Star's Female-Driven Content Platform WhoHaha.com Debuts as Women's Issues Reach Critical Point in Marketing, Advertising, Entertainment and Tech.
Elizabeth Banks is a rare Hollywood talent. We know she can act and make us laugh out loud with her strong, sometimes off-kilter, verging on insane characters, whether she's playing mad stylist Effie Trinket in "The Hunger Games" or buying a house in ads for Realtor.com. She's also a successful producer and director, having helmed the global box-office hit "Pitch Perfect 2." Now, she's tackling her next challenge, WhoHaha.com, a comedy site that puts funny women at center stage.
"This is an opportunity," said Ms. Banks, taking a break at the airy studios at YouTube Space in Playa Vista, Calif. She's filming new content for the site, which will feature both original and curated films. "There are people doing it really well for boys. I just felt like there was not a place that was doing it really, really well, and specifically, for girls and women."
WhoHaha is designed to be an online entertainment destination not just for Ms. Banks' own funny business, but for that of other women, too. It will be a new stage for her currently running YouTube series, such as "Really Important Questions," in which she answers fans' burning inquiries like "Can I have a sandwich?" and "Will you call me sometime?" In "Ask a Badass," she interviews other funny talents and co-stars including Chris Pratt, Jennifer Lawrence and Julianne Moore.
The site will also showcase fresh faces from the "new" Hollywood -- famous YouTubers like Hannah Hart, best known for her "My Drunk Kitchen," in which she cooks things while totally wasted; Mamrie Hart, who's behind the series and book "You Deserve a Drink"; and up-and-comers like Megan MacKay, who woke up viewers with a makeup tutorial that satirized the National Football League's treatment of former Ravens player Ray Rice's assault scandal.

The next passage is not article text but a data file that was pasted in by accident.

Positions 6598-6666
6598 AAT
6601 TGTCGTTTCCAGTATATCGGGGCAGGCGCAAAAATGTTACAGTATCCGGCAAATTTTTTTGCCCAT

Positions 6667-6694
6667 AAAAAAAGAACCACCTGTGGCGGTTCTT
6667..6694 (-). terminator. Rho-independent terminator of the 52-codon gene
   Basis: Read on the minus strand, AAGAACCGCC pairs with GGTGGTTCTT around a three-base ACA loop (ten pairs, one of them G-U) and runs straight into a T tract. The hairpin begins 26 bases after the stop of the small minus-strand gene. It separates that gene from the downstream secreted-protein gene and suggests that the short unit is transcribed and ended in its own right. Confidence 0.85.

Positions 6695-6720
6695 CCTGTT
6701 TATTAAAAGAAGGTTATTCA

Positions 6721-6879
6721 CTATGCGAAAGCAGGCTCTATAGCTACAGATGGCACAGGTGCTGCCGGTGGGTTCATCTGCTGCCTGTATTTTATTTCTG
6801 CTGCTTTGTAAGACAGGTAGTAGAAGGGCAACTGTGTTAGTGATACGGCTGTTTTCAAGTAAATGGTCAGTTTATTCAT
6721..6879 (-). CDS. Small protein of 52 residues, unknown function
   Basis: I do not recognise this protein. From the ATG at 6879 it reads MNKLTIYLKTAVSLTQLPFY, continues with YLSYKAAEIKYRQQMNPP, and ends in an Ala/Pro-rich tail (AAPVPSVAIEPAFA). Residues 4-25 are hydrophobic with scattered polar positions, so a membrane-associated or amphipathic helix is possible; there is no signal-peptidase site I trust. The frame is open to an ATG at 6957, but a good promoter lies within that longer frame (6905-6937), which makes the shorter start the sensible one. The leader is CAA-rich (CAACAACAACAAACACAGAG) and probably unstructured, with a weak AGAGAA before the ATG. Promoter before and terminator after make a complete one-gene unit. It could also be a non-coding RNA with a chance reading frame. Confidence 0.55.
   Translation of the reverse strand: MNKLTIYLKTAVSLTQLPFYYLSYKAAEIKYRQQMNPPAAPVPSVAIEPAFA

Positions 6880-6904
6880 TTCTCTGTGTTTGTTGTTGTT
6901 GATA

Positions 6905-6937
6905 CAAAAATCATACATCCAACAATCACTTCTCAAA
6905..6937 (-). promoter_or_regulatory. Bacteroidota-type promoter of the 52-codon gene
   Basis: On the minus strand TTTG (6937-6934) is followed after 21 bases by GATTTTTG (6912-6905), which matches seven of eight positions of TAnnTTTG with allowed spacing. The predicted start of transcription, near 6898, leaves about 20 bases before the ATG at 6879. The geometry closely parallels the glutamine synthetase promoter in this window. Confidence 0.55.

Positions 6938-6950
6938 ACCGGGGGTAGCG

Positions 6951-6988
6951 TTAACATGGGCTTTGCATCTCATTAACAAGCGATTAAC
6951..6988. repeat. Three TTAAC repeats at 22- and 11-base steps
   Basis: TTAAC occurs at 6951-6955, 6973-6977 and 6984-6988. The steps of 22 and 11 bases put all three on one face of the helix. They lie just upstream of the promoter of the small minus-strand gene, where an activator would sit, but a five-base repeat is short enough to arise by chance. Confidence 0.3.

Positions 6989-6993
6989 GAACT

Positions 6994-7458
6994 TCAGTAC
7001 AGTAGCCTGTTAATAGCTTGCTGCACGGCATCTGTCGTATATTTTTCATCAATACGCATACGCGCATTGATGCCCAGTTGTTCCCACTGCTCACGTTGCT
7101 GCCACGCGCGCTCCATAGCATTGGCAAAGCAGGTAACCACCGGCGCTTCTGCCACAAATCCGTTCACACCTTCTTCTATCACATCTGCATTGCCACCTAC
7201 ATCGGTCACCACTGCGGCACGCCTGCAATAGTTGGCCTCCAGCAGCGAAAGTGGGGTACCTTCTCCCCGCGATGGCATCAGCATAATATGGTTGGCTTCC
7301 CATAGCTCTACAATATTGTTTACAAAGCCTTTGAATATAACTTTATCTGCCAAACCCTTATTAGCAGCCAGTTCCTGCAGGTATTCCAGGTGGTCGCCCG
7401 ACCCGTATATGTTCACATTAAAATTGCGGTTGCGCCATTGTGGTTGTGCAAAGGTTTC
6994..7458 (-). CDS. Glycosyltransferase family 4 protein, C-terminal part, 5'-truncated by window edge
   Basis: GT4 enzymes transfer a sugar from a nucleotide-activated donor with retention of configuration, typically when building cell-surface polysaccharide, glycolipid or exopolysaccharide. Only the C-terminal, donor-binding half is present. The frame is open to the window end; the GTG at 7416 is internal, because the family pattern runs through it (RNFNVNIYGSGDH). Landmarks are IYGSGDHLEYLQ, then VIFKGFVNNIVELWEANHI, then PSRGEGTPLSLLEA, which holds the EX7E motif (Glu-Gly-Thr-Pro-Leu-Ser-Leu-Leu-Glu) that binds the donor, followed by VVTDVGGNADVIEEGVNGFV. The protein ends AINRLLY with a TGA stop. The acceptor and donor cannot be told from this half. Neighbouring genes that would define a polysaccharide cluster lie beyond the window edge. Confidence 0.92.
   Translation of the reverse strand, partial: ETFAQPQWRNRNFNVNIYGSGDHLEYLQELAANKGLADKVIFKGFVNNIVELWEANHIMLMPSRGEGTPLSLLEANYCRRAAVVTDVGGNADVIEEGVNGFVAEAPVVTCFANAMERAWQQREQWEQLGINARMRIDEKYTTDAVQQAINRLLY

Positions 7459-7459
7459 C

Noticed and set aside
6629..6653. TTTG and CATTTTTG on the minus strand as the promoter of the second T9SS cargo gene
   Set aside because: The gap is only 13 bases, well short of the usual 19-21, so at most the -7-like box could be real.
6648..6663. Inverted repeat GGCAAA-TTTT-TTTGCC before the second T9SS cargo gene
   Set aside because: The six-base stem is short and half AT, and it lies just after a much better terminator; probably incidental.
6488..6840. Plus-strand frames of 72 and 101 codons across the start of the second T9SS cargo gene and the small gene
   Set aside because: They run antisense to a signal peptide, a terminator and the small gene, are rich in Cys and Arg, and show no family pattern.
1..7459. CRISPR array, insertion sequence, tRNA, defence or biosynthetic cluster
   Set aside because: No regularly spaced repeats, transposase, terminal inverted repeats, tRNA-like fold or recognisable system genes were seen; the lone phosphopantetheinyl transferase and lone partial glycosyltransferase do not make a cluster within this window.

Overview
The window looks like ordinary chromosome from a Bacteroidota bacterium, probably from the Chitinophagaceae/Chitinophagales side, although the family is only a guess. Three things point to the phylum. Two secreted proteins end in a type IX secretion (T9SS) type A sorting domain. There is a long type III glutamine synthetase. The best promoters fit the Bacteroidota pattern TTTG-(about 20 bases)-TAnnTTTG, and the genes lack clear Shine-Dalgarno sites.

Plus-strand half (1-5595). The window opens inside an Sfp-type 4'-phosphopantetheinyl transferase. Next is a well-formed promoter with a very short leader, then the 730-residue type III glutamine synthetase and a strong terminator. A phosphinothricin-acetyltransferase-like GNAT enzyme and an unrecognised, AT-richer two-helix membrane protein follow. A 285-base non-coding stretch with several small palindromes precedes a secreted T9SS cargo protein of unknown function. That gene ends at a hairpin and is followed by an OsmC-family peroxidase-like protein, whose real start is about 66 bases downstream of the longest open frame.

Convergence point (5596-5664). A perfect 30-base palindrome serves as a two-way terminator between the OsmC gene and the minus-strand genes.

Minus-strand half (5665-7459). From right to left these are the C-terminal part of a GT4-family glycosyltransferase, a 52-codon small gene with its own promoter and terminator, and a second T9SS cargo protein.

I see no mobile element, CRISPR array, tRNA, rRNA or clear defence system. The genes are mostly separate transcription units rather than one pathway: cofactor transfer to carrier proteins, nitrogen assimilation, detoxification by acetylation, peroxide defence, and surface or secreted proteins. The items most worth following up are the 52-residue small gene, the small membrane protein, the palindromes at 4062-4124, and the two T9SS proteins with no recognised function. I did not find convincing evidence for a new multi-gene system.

Today, Ms. Banks is on set with yet another "Hart," a YouTuber who earned internet love for dancing around in a watermelon-rind bikini to tackle lesbian stereotypes. Ms. Banks has her in the "Badass" seat, and neither misses a beat quizzing the other for new videos to feature on their respective channels -- Ms. Banks asks Hart about how her mom reacted to her fruity attire, and Hart, more formally known as "Hartbeat," asks Ms. Banks about her last trip to a strip club.
Here, among new-media creators with various piercings, multicolor hairdos of assorted shapes and sizes and artfully shredded clothing, seasoned Hollywood star Ms. Banks is something of an anomaly.
In person, she's slighter but no less perfect than her big-screen presence. She's stylish yet subdued in a puff-sleeve striped shirt, jeans and jeweled sandals -- all of which is cloaked underneath a long hooded jacket because, as is the plight of people with little body fat, she's very cold. Her voice, however, is as big and sonorous and musical as it is in the movies and could transport you instantly to any of her fictional haunts, from the Lego universe to Panem to Monroeville, Pa.
The soundstage her team has reserved features a variety of setups -- from a pair of director's chairs to a faux gynecologist's office with models and pictures of female organs strewn about.
Which is a nice segue to the site's name. "We wanted something that really spoke to the brand of the site," Ms. Banks said. "It's meant to be funny and clever and a little bit racy and silly." "WhoHaha" is a double entendre that's both a cheeky play on lady parts and a celebration of a more substantive idea. "It's about promoting female voices," she said. "It's about the 'who' behind the 'ha-ha.'"
That said, "We're not anti-male," she said. "We love boys and men and their eyeballs. There will be lots of boys and men on our site, just not as content creators."
To launch the site, Ms. Banks teamed with her digital management company, Digital Media Management, which has also helped create celeb-driven destinations like Ashley Tisdale's lifestyle site, The Haute Mess, and Felicity Huffman's quirky mom destination, What the Flicka.
Having worked with a number of female clients, Luigi Picarazzi, CEO-president of Digital Media Management, observed that for comedy, "The only platform they had online was to do something with FunnyorDie, which starred females but was very much made for men. I thought it was sad women didn't have a platform where they had the power. We've been talking to so many YouTubers, and they've been backing us up in terms of 'We need this.'"